Mercedes debuts Croove, its own car-sharing network

It's become a well-trod refrain, but carmakers will be using what comes after ownership, and car-sharing between individual owners and renters is some of those models. Mercedes-Benz has begun its very own car-share service that switches into that approach - Croove, a platform that has launched as a start in Munich, Germany.

Croove is pure peer-to-peer local rental cars model, where tenants how to use software to make choices about what model, trim level and other options they're looking for in a car. The iphone app will poll its database of registered fans in the area and find away what's available for the time and duration need by the renter, and hook up the dots. Mercedes isn't limiting what type of cars can land on the platform - is actually accessible to all makes of cars, with the restriction being the car is in good condition, and isn't older than 12-15 years.

Mercedes-Benz owner Daimler motor company is not a new person to car sharing; the company owns and functions Car2Go, a shared vehicle platform where it offers a fleet of Wise and Mercedes vehicles to members who use them on an as-needed most basic and pay only for the time they drive. This is a very different approach, however, and notable for being auto maker agnostic.

Typically you'd expect carmakers to actually want to use a service like this to advertise it is own vehicles, and indeed that's how they've procedure services like Zipcar in the past - as a showroom or test ride opportunity for everyday drivers who might think about a purchase later on. GM's Maven has that as one of its specific service goals, in simple fact.

Croove is much more like its independent rivals, however; Turo, which just launched in the UK, does the same thing, connecting car owners with renters regardless of vehicle type, and more like easyCar Club in Europe are doing the same.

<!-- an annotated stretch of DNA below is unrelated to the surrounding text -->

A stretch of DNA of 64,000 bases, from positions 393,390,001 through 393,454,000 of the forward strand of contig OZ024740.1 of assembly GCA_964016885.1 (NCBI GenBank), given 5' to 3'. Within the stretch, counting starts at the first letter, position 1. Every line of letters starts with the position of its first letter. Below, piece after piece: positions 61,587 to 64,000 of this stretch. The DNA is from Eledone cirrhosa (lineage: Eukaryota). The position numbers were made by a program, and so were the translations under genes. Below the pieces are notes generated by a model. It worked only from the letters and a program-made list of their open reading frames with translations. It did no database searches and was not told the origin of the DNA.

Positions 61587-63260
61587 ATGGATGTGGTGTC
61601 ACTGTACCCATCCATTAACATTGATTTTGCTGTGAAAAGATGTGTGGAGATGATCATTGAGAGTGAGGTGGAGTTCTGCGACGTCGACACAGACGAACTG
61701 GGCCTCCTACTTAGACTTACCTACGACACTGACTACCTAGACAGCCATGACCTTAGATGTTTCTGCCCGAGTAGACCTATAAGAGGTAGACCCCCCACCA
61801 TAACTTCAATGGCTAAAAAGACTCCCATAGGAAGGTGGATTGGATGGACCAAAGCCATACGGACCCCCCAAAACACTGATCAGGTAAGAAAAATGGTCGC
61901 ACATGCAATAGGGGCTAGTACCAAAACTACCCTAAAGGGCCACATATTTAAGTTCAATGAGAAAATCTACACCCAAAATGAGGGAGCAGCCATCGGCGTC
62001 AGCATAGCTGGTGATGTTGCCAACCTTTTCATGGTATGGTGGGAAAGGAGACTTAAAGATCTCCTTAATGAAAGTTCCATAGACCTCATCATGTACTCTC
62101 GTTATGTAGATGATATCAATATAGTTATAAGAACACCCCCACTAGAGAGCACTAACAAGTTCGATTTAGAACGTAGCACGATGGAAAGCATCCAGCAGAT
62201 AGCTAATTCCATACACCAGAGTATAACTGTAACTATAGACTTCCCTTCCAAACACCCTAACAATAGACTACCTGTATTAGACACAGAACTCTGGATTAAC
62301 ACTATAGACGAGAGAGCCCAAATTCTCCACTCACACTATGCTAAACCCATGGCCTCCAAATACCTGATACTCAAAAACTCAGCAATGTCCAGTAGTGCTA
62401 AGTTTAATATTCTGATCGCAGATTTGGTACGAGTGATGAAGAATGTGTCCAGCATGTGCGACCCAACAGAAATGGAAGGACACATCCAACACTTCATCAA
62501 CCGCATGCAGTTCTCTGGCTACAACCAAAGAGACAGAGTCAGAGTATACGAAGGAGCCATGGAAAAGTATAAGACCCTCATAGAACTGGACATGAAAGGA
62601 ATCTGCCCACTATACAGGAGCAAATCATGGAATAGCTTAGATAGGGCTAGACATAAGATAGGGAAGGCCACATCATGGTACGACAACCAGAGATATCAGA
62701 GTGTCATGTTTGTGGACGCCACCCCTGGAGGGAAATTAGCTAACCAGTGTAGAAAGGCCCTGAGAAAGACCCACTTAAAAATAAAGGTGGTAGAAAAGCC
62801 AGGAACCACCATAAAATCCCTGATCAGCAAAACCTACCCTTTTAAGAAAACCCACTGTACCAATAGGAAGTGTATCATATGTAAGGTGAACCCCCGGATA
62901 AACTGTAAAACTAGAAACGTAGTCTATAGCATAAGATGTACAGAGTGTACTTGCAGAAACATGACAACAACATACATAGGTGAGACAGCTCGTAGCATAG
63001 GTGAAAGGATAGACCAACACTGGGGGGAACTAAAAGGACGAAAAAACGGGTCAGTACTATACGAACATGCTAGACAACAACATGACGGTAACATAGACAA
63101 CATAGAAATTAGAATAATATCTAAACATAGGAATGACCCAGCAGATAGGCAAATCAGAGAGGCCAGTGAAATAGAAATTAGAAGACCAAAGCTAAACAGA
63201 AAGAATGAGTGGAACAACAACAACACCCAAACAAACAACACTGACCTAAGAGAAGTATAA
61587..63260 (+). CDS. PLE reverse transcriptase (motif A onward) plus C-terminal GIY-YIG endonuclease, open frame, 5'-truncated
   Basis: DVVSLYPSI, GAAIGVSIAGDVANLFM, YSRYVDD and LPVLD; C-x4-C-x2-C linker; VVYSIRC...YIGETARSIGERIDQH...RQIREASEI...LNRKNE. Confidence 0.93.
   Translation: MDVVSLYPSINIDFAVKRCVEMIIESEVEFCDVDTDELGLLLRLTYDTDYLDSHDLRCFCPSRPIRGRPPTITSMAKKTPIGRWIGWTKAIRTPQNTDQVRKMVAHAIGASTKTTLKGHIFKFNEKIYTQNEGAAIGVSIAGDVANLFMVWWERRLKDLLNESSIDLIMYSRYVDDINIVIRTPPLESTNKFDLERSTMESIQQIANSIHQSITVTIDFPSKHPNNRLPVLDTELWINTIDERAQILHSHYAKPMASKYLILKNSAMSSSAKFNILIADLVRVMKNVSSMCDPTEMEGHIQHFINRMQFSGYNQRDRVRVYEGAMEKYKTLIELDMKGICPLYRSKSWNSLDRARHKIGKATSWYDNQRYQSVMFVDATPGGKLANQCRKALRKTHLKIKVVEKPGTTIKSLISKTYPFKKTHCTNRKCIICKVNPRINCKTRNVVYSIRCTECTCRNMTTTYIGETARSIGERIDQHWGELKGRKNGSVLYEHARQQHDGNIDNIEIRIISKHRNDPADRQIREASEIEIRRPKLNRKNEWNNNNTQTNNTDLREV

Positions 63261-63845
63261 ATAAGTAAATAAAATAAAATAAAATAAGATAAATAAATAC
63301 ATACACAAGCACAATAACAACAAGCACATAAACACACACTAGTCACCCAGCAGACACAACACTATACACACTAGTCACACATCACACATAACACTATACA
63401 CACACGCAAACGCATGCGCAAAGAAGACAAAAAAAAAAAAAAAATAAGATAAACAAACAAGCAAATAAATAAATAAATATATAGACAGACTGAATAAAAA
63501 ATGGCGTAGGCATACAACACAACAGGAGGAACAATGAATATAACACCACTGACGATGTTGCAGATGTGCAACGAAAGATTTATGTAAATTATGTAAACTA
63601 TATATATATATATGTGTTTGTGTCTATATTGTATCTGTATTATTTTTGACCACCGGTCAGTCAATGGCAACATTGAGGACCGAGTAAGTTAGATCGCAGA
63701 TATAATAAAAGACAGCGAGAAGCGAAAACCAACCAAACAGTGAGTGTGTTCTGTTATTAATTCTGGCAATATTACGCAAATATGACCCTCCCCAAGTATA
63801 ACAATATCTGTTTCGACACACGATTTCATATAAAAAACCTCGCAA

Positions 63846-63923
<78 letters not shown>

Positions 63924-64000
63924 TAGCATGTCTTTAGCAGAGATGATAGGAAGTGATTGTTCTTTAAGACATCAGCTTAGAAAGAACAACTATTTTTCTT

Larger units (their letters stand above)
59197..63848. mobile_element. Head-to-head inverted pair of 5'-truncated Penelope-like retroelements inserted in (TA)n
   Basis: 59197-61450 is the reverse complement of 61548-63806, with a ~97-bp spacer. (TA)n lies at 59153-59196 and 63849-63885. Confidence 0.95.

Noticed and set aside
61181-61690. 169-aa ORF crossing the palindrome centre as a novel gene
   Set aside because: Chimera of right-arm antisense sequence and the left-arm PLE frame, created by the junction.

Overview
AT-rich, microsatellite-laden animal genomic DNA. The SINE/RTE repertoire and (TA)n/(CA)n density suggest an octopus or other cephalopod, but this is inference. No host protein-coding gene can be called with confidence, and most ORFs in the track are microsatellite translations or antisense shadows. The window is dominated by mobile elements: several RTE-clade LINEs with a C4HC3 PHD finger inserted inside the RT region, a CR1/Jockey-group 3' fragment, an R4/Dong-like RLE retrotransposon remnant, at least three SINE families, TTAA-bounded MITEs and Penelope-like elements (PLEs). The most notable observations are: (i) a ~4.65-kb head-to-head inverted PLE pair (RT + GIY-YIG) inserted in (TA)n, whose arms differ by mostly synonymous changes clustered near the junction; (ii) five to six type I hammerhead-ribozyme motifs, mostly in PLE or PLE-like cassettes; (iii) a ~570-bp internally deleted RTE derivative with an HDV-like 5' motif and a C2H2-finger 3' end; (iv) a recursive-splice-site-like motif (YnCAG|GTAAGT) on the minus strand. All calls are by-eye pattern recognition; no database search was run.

The decision to open up the platform might just be about making sure Mercedes-Benz can accrue enough data about the preliminary to guage whether this is an acceptible effort for expansion having an own cars, but it's more likely that the carmaker is not treating this generally as lead-generation for vehicle sales. Instead, like other automotive makers making more dangerous investments in alternative transportation models, Mercedes appears to be focused more on what comes next for automakers when selling autos to people might not be their primary business.

Car sharing also becomes something that Mercedes-Benz and other carmakers can use as a purchase bonus, however - almost like another solution form of auto financing, which is often used to help defray the expense of ownership. Actually if Croove is available to all vehicles, it would be relatively easy for Mercedes to put it to use as a sales push by showing how much any vehicle buyer could probably earn back towards their lease or finance obligations by also renting their car out occasionally on system.

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